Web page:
Betty Maguire has a problem. As a grandmother living on a fixed income, she can hardly afford her winter heating bills.
Help was found in a new city program, Renew Boston, that promised to plug the cracks and insulate the walls in her drafty old three-family home — for free. But when she applied for Renew Boston’s home weatherization program, they rejected her for “pre-existing conditions” — repairs that needed to be done before an insulation crew could come in.
But Maguire is used to solving problems. She’s been a neighborhood activist for 20 years. Over those years she’s built up a lot of friends. Over the past couple of weeks, dozens of those friends have been making her house “weatherization-ready.”
Friends from New England United for Justice cut up her old oil tanks and filled a dumpster with debris from her basement. Apprentices from the Carpenters’ Union poured new concrete, installed sheetrock and doors. “This is part of our Helping Hammers program,” New England Carpenters chief Mark Erlich told a crowd on Ms. Maguire’s porch Jan. 21. “We figure we contributed $5,000 worth of labor and we’re glad to do it.”
Meanwhile, Boston Workers’ Alliance members knocked on neighbors’ doors to tell how they too could save money and energy. “Renters and homeowners need to know how to access the funds to weatherize their homes,” said BWA organizer Hakim Cunningham. “They need education — education creates demand in a community that’s underserved.”
Cunningham said she thinks the utility companies should be investing in the kind of community outreach BWA is doing. “It shows people they’re being helped, not being put through a cookie-cutter marketing strategy. We want to make sure weatherization work reaches individuals who are now underserved.”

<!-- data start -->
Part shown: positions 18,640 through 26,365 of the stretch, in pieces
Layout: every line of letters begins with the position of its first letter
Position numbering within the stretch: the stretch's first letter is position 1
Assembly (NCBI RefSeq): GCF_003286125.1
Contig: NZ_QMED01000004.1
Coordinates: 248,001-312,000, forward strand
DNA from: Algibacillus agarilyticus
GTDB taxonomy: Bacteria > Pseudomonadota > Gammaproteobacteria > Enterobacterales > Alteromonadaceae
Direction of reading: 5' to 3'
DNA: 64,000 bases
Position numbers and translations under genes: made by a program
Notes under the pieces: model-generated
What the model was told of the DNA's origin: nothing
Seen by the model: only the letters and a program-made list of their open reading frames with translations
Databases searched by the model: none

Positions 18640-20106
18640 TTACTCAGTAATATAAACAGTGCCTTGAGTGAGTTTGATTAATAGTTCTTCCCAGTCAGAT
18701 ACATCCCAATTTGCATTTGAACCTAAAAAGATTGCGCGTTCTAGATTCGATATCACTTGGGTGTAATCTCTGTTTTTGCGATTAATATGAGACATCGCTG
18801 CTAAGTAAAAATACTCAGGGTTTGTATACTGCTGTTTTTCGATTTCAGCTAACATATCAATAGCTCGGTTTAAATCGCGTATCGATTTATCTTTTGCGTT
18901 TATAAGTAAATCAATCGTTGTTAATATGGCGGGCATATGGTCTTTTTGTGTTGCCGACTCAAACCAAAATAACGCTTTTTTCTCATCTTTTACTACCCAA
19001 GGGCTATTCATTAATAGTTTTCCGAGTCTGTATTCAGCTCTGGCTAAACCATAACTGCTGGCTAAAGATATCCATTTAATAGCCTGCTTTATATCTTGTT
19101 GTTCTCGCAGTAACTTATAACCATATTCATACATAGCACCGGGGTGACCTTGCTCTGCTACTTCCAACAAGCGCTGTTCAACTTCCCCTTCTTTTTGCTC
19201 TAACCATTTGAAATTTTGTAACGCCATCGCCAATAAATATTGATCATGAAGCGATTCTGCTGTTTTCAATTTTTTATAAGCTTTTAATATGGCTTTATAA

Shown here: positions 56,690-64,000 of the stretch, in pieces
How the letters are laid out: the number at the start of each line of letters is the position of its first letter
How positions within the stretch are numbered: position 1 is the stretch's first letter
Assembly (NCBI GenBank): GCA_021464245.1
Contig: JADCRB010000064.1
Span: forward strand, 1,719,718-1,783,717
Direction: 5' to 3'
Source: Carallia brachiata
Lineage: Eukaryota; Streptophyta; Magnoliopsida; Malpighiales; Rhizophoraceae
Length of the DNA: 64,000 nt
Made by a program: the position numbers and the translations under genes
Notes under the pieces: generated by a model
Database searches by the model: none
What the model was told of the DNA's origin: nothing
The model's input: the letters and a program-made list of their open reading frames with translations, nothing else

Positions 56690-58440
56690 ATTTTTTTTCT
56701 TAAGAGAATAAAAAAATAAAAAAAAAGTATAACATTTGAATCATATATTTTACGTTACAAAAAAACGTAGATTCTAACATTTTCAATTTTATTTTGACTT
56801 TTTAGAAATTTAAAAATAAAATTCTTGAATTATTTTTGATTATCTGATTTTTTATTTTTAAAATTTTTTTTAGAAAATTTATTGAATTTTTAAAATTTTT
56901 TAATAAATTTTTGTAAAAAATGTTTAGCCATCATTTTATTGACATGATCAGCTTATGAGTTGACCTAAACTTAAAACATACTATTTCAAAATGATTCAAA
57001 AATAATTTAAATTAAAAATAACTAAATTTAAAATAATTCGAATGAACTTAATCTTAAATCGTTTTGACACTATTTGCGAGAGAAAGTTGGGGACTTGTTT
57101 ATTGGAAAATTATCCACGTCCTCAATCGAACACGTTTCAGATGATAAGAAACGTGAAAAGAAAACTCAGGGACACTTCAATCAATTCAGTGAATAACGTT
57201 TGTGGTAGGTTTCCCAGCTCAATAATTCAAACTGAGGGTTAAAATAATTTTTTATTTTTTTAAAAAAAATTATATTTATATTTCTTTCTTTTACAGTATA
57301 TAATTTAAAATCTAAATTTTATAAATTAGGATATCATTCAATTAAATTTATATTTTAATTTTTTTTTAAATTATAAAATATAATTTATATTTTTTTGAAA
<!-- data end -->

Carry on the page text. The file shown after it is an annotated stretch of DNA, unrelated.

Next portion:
And many of those individuals are in the same bind as Maguire, said Loie Hayes of Boston Climate Action Network. According to Hayes, of the first 100 homes Renew Boston audited, 50 percent needed repairs — like Ms. Maguire’s — before they could be weatherized. “Boston is trying to cut its greenhouse gas emissions 80 percent by 2030 to deal with global warming,” said Hayes. “But they can’t do that if they don’t reach 50 percent of our homes.”
The Green Justice Coalition organized and financed the work project at Ms. Maguire’s. Now, say Coalition leaders, the city and state need to pick up the ball. “Betty Maguire isn’t alone,” said Mimi Ramos, executive director of New England United for Justice. “There are thousands of old homes in our neighborhoods that need to be brought up to 21st century building code standards. These repairs can cost them thousands of dollars, money they don’t have. Unless we come together and solve this problem, the people who need weatherization most will be excluded from city and state programs that they are paying for every month. And the city and state won’t meet their climate change goals.”
Mike Prokosch works in the communications department of Community Labor United.
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